But they’re not alone. Sherry Thomas helped me write a query. I read Elizabeth Hoyt’s sex scenes over and over to try to figure out what made them so darned awesome (and yes, they are awesome). Lois McMaster Bujold’s dialogue shaped mine. Anna Campbell read a draft of an earlier manuscript and pinpointed precisely what I was doing wrong. Tessa Dare and I started writing at precisely the same time, and she and I (as well as our third partner, Carey Baldwin, who doesn’t write historical romances) traded every chapter of our first manuscripts over and over again, pushing each other to do better.
And everyone I’ve mentioned here—starting with Julia Quinn and certainly including Carey Baldwin—has written fabulous, fabulous books, that have all at what point brightened my days. How much more inspirational can you get?
What kind of heroes do you like?
In reality, Mr. Milan is my hero. I say this not to imply that all my romance heroes are based on Mr. Milan. Nothing could be further from the truth. Mr. Milan is a low-drama sort of fellow: smart, laid-back, with a great sense of humor. When I decided I wanted to write romance novels, I broached the idea with some trepidation. The conversation went something like this:
Courtney: So I decided to write a romance novel. It’s kind of crazy, because it’s really hard to get published and I don’t really know anything about writing a romance novel and only something like one out of every twenty thousand people who write a book ever publish it and even then they only get paid $3.72 for their efforts—
Mr. Milan: Yes, but you’re one in a million. You’ll do it.
You see? Mr. Milan is great for the ego, but just awful for fiction. If he were a proper romance novel hero, would need to react to some odd childhood trauma and flounce off and not talk to me. He would need to make some kind of macho comment to prove his masculinity. Instead, he just made me dinner.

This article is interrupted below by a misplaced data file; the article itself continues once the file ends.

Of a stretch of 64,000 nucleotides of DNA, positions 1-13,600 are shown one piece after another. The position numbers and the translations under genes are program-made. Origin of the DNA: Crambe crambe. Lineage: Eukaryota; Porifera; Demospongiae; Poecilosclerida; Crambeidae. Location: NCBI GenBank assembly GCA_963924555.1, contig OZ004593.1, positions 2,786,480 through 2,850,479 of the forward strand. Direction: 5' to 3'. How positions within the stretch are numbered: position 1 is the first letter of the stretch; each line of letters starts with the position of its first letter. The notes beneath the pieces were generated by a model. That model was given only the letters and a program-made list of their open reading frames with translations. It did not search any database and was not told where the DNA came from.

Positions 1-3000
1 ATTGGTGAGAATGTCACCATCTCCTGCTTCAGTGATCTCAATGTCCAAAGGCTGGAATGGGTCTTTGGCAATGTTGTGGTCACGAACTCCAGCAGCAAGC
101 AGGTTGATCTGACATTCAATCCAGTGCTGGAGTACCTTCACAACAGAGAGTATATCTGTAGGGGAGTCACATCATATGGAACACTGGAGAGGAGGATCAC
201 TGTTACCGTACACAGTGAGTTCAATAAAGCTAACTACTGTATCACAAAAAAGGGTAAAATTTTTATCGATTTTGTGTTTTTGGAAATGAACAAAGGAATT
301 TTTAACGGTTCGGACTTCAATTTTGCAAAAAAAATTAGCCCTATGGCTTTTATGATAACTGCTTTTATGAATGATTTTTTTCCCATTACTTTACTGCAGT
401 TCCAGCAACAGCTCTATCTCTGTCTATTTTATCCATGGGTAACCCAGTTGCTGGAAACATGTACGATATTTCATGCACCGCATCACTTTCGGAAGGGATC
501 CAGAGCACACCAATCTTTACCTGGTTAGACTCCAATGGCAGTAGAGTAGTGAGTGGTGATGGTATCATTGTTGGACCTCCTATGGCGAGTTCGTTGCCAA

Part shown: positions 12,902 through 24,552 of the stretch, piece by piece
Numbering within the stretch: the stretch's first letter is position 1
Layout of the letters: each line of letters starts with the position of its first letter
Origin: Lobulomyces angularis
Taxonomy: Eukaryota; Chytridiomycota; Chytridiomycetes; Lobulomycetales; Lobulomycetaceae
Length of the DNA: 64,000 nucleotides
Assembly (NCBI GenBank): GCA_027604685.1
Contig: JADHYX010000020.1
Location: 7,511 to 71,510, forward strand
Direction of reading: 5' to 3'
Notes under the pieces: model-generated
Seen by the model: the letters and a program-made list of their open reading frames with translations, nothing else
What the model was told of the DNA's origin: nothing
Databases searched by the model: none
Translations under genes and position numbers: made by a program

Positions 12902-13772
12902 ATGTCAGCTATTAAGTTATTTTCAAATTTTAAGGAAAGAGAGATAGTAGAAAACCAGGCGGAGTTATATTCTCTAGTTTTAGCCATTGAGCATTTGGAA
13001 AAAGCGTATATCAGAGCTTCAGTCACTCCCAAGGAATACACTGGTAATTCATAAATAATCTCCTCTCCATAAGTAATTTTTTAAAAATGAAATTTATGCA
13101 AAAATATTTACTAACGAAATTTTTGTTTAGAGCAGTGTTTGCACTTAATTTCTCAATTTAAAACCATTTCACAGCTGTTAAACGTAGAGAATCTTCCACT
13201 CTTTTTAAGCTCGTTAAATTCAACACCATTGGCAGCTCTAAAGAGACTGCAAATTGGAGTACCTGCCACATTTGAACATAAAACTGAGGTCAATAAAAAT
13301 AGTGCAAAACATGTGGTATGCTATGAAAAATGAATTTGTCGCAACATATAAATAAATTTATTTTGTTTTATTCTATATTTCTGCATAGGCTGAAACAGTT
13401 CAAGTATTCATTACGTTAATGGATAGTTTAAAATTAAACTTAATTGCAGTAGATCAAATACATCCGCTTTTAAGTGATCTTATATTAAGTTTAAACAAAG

Mr. Milan serves as the inspiration for precisely none of my heroes. In fiction, all my heroes are nothing like Mr. Milan. They react emotionally (even though they would never admit it). They are wounded. They are all trying to do the right thing—but sometimes their past blinds them to the truth, and they need to find that one special woman who lets them see. The only thing my fictional heroes have in common with Mr. Milan, is that at the end of the book, they know the woman they’re with is truly one in a million.
Why do you write historical romances, and not contemporaries?
One of the first commandments of writing is, know thyself. I know myself pretty well. I don’t remember movie star names—I can’t even recognize them if I see them on TV. Advertisers gnash their teeth when I see them coming, because I can’t recall a brand name for the life of me. I am completely, blythely ignorant of pop culture. But ask me about the history of the decimalization of English currency, and I will go on and on for hours. Really.
What is your writing process like?
It is actually a little insane. At the point when I start writing, I usually know what happens in the beginning, the middle, and the end—but the path between points A to B is usually quite a mystery. Sometimes I think I know how they will get to that point but by the time I get to that part of the book, I realize my original conception won’t work.
I usually shoot for the black moment—the darkest point of the book. When I start writing, I usually don’t know how I am going to get my characters out of it. All those details… they just come out when I start writing. I also write out of order. I tend to write scenes in sets—so, for instance, in PROOF BY SEDUCTION, I wrote all the White scenes in one sitting, even though they are separated in the book by hundreds of pages. This necessitates a lot of rewriting—sometimes I get to a point in the book where I’ve written a scene and realize that my original suggestion for it no longer works. It also means that there’s a point in every draft where my story looks like a bunch of disconnected, cobwebby scenes. I revise as I go—I have days I set aside for revision, and days I set aside for writing new things. I find this strikes a good balance for me between forcing myself to produce new material and really forcing myself deeply into what I have.
Once I have a complete draft, I revise and revise again. I do lots and lots of quick passes—one, perhaps, for hero characterization, one for consistency of a secondary character, one to make sure the timeline is right, one to clean up sex scenes, another to clean up transitions, and a final few passes to get out all the awkward phrases and to edit in my voice.
Why don’t you write faster?
I am writing as fast as I can. Well, correction; I am writing as fast as I am capable. Unfortunately (or fortunately?) I have a day job, too, and it is fairly demanding. It takes sometimes upwards of sixty to seventy hours a week. This leaves me tired, and tired authors don’t always write well. So I write until I’m about ready to collapse. This is not good for me—I get no time off to do things like cook or exercise or spend time with my husband—and so I’m working on a solution that will leave me with more time to do things.